Author,title,year,trails,hits
Delanoy,The training of psi in the ganzfeld,1982,72,18
Bierman,The effect of GF stimulation and Feedback (series 1),1983,32,11
Sondow,Exploring hypnotisability,1987,60,12
Delanoy,An examination of subject and agent mentation in the ganzfeld ,1988,40,10
Murre ,A GF psi experiment with control condition,1988,41,13
Bem Honorton,PRL Novice 1,1989,50,12
Bem Honorton,PRL Novice 2,1989,50,18
Bem Honorton,PRL Novice 3,1989,50,15
Bem Honorton,PRL Novice 4,1989,50,18
Bem Honorton,Study 301,1989,50,15
Bierman ,Anomolous information access in the GF I ,1993,50,13
Bierman , Anomolous information access in the GF II,1993,50,12
Morris et al,Towards replication and extension of autoganzfeld results Study 2,1993,32,13
Morris et al,Towards replication and extension of autoganzfeld results Study 1,1993,32,8
Bosga Gerding Wezelman,Target affinity,1994,50,10
Kanthamani et al,series 1,1994,30,6
Kanthamani et al,series 3,1994,40,8
Kanthamani et al,series 6,1994,60,18
McDonough et al,EEG in a ganzfeld psi task,1994,20,6
Williams Roe Upchurch Lawrence,Senders and Geomagnetism in the Auto-Ganzfeld,1994,30,5
Morris Dalton Delanoy Watt,Comparison of the sender/no sender condition in the ganzfeld,1995,64,20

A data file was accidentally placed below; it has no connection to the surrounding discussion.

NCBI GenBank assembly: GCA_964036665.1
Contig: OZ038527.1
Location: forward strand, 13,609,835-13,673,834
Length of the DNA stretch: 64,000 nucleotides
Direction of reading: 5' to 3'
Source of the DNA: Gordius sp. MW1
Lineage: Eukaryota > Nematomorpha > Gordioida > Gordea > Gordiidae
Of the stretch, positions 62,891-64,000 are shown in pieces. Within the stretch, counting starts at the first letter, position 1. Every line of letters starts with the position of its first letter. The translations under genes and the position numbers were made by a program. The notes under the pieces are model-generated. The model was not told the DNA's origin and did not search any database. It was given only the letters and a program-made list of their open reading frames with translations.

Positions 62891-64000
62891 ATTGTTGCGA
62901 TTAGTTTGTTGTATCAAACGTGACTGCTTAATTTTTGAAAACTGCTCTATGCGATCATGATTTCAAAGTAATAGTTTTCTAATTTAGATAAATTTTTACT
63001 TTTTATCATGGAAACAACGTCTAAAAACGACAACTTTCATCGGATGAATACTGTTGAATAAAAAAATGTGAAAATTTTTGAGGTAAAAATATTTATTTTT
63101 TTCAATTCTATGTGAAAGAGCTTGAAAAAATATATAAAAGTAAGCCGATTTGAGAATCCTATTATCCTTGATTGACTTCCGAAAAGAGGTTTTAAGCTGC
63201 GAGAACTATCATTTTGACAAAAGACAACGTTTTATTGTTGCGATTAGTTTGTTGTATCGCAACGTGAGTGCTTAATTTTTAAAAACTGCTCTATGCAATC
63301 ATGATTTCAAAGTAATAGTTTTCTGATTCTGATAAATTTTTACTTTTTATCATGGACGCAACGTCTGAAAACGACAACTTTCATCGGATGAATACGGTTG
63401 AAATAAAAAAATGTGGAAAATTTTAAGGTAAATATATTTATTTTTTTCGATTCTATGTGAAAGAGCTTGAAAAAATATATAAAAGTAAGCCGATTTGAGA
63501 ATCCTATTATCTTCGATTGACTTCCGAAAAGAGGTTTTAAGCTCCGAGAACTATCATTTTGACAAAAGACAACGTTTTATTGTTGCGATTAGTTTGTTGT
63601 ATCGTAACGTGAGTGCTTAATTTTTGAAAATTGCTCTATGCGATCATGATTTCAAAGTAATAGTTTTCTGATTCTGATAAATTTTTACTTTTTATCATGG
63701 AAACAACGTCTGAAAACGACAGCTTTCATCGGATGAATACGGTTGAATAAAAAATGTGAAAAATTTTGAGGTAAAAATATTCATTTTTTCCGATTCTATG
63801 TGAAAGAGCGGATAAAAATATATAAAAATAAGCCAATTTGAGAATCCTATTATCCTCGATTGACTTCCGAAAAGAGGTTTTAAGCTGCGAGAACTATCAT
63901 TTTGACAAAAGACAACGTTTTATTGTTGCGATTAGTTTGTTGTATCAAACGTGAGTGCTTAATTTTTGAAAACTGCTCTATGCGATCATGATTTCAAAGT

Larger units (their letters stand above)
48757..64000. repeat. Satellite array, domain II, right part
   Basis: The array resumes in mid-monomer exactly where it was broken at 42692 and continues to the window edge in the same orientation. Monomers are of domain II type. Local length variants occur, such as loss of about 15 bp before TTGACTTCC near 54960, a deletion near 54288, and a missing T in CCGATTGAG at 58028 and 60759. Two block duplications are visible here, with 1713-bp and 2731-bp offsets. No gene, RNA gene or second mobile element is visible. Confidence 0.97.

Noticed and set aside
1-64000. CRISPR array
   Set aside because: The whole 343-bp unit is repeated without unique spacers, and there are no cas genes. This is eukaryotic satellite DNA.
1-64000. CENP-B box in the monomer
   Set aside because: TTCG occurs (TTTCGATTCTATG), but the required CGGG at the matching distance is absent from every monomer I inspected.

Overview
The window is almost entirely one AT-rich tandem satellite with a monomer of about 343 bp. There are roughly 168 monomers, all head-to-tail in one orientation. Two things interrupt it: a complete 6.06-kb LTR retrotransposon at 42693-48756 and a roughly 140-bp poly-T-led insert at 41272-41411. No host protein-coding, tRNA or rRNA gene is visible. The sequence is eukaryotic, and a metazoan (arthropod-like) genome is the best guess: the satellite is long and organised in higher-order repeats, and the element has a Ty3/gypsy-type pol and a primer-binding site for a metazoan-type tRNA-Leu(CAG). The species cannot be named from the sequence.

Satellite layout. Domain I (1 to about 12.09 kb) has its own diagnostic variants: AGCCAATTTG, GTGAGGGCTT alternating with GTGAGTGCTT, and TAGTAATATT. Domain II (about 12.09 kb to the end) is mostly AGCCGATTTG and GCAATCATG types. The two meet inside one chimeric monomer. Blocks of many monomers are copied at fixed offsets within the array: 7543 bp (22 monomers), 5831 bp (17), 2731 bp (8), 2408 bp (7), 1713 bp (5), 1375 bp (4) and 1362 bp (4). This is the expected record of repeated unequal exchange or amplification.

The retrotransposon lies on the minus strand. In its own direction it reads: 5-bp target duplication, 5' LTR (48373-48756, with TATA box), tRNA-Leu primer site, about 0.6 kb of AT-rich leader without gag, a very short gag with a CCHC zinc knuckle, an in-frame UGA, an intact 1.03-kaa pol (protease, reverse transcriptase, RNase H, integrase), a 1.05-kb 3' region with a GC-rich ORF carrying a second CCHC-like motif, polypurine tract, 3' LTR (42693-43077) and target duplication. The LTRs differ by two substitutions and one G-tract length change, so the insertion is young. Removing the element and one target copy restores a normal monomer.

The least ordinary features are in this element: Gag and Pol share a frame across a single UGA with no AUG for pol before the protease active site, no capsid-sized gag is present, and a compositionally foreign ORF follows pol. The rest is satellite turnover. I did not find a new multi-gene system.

Bierman,Series 3,1995,40,16
Bierman,Series 4,1995,68,18
Broughton Alexander,first timers I,1997,50,12
Broughton Alexander,first timers II,1997,50,9
Broughton Alexander,emotionally close series,1997,51,19
Dalton,Exploring the links,1997,128,60
Parker et al,study 3,1997,30,11
Wezelman Bierman,series 5 non cannabis,1997,10,1
Wezelman Bierman,series 6 non cannabis,1997,10,4
Du Tullia Gimeno,Esperimento di Ganzfeld,1997,60,12
Alexander Broughton,CL-1 ganzfeld study: a look at brain hemisphere differences,1999,50,18
Simmonds,Sender personality and Psi performance in the ganzfeld and a waking ESP control,2002,26,6.5
Parra Villaneuva,Personality factors and ESP,2003,30,10
Roe Holt Simmonds,Considering the sender as a PK agent in ganzfeld esp studies,2003,40,14
Morris Summers Yim,Evidence of anomalous information transfer with a creative population in ganzfeld stimulation,2003,40,15
Roe Sherwood Holt Wilson,Interpersonal psi: Exploring the role of the experimenter in Ganzfeld GESP tasks,2003,38,8
Stevens,Testing a model for dyadic esp,2003,50,12
Parra Villaneuva, Personality factor and psi-ganzfeld session, 2003,138,57
da Silva Pilato Hiraoka,Ganzfeld vs. No Ganzfeld: An Exploratory Study of the Effects of Ganzfeld Conditions on ESP,2003,54,18
Roe Holt,A Further consideration of the sender as a PK agent,2004,23,6
Fox Simmonds,Ruling Out Items in the judging set,2004,32,10
Lau,A Bayesian approach to the ganzfeld procedure series 1,2004,20,9
Lau, series 2,2004,20,8
Lau, series 3,2004,20,4
Lau, series 4,2004,20,5
Lau, series 5,2004,20,6
Lau, series 6,2004,20,4
Howard Delgado, series 7,2005,20,7
Howard Delgado, series 8,2005,20,8
Howard Delgado, Finding and Correcting, 2005,54,7
Smith Savva, Experimenter Effects in the Ganzfeld, 2007,114,39